Cooper’s Hawk At Feeders

Last Updated on November 15, 2020 by Nancie

Cooper's Hawk Sitting in a Tree After a Failed Hunting Attempt at Feeders
Cooper’s Hawk Sitting After a Failed Hunting Attempt at Feeders

Filled bird feeders attract backyard birds . . . which attract hawks. In our yard, we’ve seen Red-Shouldered Hawks, Red-Tailed Hawks, Cooper’s Hawks and Sharp-Shined Hawks but what we see most are Cooper’s Hawks.

Cooper’s Hawks at Feeders

Incredibly agile fliers, Cooper’s Hawks like to sit mid-way up a tall tree (occasionally higher or even on the roof) to survey the yard. They can sit for long periods of time with their back to the busy feeders. But then suddenly they take off, swooping down to cross the yard low and fast before swooping back up.

Sometimes they are simply moving to a new perch. But when they swoop low like that, they are often trying to bag their dinner. They love to try and take their prey by surprise.

Goldfinches in Hanging Platform Feeder
Goldfinches in Hanging Platform Feeder

Birds Reaction to the Cooper’s Hawk at Feeders

Just yesterday I saw a Cooper’s Hawk take an American Goldfinch off the hanging platform feeder. There were a variety of birds at the feeders in this area. The Cooper’s swooped through from left to right. The birds mostly scattered and she didn’t get anyone. So she landed in a tree to the right of the feeders.

Then she turned around and almost immediately swooped from right to left, plucking the goldfinch off the feeder as she flew past and back across the yard to the trees at the far side. It was pretty impressive really. She snagged this little bird from in between the feeder’s hanging posts as she zipped past it.

You can assume that you have a hawk around when birds erupt into frantic flight heading every which way and then everything goes abruptly quiet. The exodus is often when you hear the sickening thunk of a bird hitting a window in their hurry to get away.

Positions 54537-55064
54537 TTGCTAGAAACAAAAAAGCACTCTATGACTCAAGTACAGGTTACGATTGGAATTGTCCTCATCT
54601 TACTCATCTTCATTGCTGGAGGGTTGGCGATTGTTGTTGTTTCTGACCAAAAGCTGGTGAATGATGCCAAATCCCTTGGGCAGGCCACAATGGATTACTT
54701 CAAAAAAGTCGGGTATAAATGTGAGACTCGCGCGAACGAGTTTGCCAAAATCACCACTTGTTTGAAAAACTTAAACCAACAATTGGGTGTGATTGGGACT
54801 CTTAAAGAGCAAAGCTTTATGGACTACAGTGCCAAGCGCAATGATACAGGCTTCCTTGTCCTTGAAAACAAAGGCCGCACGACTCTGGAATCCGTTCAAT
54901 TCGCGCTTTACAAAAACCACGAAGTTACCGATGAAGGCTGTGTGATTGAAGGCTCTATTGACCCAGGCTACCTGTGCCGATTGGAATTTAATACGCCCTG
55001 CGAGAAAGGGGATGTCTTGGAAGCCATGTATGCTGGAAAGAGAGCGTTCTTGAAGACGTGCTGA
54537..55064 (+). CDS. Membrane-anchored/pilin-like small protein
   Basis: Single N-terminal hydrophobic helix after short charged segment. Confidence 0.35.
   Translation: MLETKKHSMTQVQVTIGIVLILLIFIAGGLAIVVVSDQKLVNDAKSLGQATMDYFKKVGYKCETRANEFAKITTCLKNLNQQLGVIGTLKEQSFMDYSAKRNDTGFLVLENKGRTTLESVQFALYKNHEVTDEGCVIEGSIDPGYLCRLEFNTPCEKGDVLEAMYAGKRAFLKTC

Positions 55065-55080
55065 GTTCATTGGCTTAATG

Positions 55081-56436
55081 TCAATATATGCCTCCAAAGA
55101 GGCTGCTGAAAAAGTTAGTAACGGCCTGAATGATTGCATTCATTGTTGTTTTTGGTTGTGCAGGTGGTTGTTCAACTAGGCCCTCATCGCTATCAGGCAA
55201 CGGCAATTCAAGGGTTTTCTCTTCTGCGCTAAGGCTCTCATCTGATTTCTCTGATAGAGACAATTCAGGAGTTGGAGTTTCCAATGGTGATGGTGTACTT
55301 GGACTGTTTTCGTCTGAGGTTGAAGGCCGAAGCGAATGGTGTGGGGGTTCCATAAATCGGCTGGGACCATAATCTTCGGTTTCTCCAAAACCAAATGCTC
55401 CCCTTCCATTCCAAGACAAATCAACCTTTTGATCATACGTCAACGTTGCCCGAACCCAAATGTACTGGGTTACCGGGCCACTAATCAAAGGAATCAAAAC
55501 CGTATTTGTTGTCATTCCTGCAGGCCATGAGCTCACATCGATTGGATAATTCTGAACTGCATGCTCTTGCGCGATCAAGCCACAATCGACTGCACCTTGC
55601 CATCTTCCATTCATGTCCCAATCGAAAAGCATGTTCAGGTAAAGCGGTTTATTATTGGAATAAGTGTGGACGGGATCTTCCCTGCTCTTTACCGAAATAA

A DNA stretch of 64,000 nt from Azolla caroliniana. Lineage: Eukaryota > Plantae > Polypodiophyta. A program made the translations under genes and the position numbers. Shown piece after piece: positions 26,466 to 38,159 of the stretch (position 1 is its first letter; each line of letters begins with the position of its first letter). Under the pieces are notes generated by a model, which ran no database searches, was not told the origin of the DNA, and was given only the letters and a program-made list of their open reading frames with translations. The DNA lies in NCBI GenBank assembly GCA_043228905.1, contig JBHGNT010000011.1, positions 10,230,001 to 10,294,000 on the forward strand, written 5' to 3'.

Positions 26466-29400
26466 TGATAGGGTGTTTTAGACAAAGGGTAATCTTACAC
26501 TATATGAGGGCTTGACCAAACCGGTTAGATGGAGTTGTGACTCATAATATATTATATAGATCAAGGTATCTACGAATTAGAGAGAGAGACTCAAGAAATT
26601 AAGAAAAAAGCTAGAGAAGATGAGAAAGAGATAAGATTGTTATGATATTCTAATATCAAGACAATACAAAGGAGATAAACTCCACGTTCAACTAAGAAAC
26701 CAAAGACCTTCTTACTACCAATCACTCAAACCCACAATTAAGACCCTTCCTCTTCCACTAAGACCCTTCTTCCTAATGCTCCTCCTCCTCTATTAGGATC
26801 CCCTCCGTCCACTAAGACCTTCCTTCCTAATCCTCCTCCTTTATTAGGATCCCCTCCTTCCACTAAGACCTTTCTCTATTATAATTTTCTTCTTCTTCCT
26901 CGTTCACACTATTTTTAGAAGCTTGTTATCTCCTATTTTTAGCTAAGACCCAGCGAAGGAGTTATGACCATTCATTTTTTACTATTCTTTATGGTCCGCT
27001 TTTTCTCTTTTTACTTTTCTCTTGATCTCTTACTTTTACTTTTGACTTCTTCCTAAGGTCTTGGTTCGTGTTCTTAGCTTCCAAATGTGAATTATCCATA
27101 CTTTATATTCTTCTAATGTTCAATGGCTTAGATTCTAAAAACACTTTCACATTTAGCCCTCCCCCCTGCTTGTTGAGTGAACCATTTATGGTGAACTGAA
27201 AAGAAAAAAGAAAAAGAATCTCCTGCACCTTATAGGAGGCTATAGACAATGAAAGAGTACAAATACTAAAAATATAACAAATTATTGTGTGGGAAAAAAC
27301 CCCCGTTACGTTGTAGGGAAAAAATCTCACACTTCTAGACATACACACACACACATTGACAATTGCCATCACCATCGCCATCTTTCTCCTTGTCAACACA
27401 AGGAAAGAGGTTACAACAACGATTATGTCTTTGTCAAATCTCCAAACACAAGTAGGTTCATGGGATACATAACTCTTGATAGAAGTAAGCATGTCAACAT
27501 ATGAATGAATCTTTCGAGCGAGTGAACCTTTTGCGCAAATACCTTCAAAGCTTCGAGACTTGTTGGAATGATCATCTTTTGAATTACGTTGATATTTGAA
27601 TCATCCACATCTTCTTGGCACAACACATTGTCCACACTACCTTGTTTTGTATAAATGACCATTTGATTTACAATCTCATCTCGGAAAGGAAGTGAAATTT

Birds Fly or Freeze When a Cooper’s Hawk Arrives at the Feeders

Most of the birds react to a hawk with flight; a few instead try freezing in place. They know movement can draw attention to themselves. It’s a tricky thing though. The goldfinch yesterday choose to freeze instead of flee. That made him the Cooper’s dinner. But I’ve also seen it go the other way.

One day Jim and I watched a Cooper’s chasing a small bird across the yard (maybe a House Finch) which got away. A Mourning Dove sitting in a tree that the Cooper’s had passed during the flight got spooked and decided to flee the opposite way.

The now empty-clawed Cooper’s Hawk quickly turned around and took the Mourning Dove instead. If it had stayed put, it might not have drawn the hawk’s attention. Flee or freeze? As a bird, it’s hard to know which is the right move.

Cooper’s Hawks Just Getting Dinner at Feeders

It always makes me feel a little sad when one of the birds become a hawk’s dinner. The hawk isn’t doing anything wrong of course. It’s just trying to eat what it is meant to eat. And hawks are beautiful birds in their own right; they are awesome to see.

I’ve tried to keep hawks in mind when I’ve placed feeders in my yard though. Birds appreciate covered feeders or those that are not too far from cover – either a brush pile or bushes, vines or trees. This at least gives them a chance to get away when a hawk pays a surprise visit.

Sharp-Shined vs Cooper’s Hawk

While we’ve had bigger hawks hunt in the yard, the types that tend to hunt backyard feeders in my area are more likely to be Cooper’s Hawks or Sharp-Shined Hawks. These two species look very similar to each other and so are easily confused. Cornell Lab’s FeederWatch has a really good page on their site comparing the two, with a whole list of differences.